As the three candidates for the Ward 22 aldermanic seat continue to vie for Yale votes, one thing has become clear: This time, it’s personal.
The central tenets of two of the candidates’ respective campaigns are not starkly different. Both incumbent Greg Morehead and challenger Lisa Hopkins are advocating for safer streets, greater support for neighborhood youth and improved relations with Yale. The third candidate, Cordelia Thorpe, has yet to publicly canvass either on campus or elsewhere in New Haven.
Because Morehead and Hopkins cannot criticize each other’s largely similar policy goals, the two have found themselves instead criticizing each other’s character in an attempt to win next Tuesday’s Democratic primary.
In the words of Hopkins, Morehead is idle and unresponsive. And according to Morehead, Hopkins is bitter and resentful of her past losses in Ward 22 elections.
“He just does not advocate for this community, and he doesn’t have a record fighting for his constituents,” Hopkins said of Morehead. “He uses a lot of Band-Aid solutions to address things.”
Morehead’s indictment against Hopkins was equally critical: “In the last elections, my opponents criticized me for reaching out to Yale, because Yale students are only here for four years,” he said. “Now, my opponent’s seen that tactic is successful and is doing it now, too.”
Although the candidates are working hard to prove their distinctiveness — through flyer distributions, campuswide e-mails and interviews — it has grown clear that there are few differences between their platforms. On his Web site, reelectgregmorehead.com, Morehead asserts that his quarterly community newsletter informs his constituents about the goings-on in City Hall; part of Hopkins’ platform for increased accountability includes creating an alternative newsletter that is more in-depth and thorough. Both candidates have also outlined plans to supply local youth with better educational opportunities, improve after-school programs and support the citywide Safe Streets campaign.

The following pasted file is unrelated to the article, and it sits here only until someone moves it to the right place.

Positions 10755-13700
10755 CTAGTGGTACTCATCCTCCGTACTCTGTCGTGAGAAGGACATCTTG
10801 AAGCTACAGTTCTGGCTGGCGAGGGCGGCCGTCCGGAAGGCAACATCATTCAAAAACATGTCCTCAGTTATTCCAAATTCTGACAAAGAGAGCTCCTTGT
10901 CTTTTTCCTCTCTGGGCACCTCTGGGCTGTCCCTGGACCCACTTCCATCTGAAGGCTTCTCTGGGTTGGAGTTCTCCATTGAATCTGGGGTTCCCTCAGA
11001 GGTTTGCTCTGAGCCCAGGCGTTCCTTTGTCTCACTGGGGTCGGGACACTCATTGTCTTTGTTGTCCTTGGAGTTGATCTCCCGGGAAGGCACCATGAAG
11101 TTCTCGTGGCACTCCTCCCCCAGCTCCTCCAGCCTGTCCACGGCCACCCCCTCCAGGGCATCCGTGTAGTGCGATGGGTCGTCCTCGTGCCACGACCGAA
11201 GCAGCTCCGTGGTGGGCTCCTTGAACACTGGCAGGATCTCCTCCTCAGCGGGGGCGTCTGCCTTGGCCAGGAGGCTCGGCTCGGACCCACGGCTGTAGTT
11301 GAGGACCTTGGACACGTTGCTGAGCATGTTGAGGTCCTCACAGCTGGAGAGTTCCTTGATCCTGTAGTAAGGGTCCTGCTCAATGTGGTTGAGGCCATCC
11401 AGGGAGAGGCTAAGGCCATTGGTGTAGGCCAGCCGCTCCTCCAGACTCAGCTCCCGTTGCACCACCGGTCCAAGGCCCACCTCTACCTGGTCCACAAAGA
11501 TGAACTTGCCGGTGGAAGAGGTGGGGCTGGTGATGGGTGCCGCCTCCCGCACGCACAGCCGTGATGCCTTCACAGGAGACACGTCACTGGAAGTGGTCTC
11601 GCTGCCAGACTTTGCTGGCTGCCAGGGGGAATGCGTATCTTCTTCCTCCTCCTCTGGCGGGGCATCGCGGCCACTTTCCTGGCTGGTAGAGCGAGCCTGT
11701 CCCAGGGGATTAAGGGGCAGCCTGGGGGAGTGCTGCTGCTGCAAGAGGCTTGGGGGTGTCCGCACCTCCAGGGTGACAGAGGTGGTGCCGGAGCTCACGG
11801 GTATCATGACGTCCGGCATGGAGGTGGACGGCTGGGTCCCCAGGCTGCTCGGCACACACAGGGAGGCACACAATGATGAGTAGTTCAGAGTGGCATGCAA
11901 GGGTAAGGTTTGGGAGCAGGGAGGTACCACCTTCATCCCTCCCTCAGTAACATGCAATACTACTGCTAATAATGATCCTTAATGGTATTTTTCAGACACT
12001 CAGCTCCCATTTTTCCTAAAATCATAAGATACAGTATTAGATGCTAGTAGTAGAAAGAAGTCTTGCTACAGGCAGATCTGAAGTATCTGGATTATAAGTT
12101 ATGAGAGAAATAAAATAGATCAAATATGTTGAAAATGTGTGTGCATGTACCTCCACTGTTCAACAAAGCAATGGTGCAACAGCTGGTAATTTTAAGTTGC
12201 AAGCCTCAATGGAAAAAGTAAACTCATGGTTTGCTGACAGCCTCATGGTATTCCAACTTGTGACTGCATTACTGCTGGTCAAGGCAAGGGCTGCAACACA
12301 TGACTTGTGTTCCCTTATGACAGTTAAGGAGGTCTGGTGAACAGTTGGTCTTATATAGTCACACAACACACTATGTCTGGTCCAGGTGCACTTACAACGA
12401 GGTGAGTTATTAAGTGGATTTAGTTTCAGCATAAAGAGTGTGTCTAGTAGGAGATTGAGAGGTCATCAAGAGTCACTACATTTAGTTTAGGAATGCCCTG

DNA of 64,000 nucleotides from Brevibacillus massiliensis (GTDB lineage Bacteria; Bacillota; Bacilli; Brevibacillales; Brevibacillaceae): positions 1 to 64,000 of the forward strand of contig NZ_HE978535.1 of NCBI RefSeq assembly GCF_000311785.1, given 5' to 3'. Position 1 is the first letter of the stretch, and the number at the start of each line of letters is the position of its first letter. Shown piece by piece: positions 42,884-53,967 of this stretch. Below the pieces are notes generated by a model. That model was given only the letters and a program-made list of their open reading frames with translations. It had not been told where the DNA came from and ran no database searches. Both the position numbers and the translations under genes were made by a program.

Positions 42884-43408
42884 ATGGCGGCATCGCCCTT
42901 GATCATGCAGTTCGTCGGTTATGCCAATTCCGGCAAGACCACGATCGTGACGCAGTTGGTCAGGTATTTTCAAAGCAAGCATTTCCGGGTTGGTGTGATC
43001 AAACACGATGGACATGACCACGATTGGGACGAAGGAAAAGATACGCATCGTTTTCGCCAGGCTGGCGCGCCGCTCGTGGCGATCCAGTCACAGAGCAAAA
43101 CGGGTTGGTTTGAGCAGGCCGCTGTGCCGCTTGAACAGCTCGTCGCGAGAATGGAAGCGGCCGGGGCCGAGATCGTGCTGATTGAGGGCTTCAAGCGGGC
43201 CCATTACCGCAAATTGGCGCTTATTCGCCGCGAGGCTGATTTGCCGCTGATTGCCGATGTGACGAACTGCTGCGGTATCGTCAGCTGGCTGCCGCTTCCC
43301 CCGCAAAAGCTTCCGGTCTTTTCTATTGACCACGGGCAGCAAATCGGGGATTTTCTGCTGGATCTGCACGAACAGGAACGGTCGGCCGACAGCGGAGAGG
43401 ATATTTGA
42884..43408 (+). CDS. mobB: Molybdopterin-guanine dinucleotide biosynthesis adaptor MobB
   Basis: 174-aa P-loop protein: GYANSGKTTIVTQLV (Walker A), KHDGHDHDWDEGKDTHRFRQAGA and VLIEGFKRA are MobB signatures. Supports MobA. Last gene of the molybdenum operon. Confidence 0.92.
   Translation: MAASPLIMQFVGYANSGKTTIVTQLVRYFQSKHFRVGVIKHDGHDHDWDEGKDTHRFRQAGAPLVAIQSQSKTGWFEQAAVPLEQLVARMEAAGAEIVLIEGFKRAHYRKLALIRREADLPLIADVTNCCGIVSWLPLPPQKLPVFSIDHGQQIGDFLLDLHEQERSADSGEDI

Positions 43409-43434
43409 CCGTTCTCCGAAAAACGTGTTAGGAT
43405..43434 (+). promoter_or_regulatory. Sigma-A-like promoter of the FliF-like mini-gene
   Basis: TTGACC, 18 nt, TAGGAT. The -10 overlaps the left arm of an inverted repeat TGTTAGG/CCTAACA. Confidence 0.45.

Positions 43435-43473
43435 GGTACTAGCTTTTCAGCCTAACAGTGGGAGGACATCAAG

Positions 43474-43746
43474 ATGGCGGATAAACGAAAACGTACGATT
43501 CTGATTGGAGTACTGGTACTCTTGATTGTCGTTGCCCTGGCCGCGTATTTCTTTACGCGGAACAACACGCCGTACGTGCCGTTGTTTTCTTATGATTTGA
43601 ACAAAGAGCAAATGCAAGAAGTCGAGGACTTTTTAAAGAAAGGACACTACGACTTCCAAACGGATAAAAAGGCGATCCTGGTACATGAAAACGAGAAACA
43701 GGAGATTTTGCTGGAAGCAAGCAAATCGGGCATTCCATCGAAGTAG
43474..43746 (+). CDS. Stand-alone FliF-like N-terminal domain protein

Thorpe, meanwhile, has been virtually silent. Thorpe, who ran unsuccessfully for Ward 22 alderman in the previous two races, has thus far been absent from Yale’s campus during the current election cycle. She did not return several telephone messages left in the past week.
In the past, Thorpe’s campaign platform focused on combating the city’s so-called Democratic political machine. Both Morehead and Thorpe said they have not heard about any recent campaign efforts from Thorpe. In the 2007 Democratic aldermanic primary, Thorpe received 8 percent of the vote.
The primary contention between Hopkins and Morehead centers on their support, or lack thereof, for Mayor John DeStefano Jr.: Morehead describes Hopkins as difficult to work with and staunchly anti-City Hall, while Hopkins called Morehead a rubber stamp, never opposing the mayor on important issues.
“That’s been her argument for the past two years, but I’m an independent voice,” Morehead said. “I do what matters most to the community and I stand up for the residents.”
Another focus of the debate lies in a relatively inconsequential blip on Yale’s radar last spring: Morehead, a professional drummer, brought the rapper Ludacris both to Branford College for a Master’s Tea and to a neighborhood talk with local children. In discussions with Yale students while canvassing on campus, Morehead said the event was proof of his commitment to better the lives of neighborhood children. But in Hopkins’ estimation, the event was just a one-time demonstration of star appeal, not an ongoing dedication to spending the time and resources necessary to keeping youngsters off the streets.
The ill feeling between the two candidates may be fueled by the fact that they were once good friends. They continue to live across the street from each other on Frances Hunter Drive. They both agree that their friendship lasted until about the time they first ran against each other in the April 2007 special election. Morehead said that, around that time, Hopkins became increasingly antagonistic and resentful of her loss; Hopkins maintained that she broke off the friendship because she began to realize that Morehead was not adequately serving his constituents.
Still, the candidates maintain that their attacks are meant to bring to light character flaws that would directly affect their opponent’s ability to be a good alderman.
“It’s not a matter of me running against Greg,” Hopkins said last week. “We just have not gotten a lot of our issues and concerns addressed.”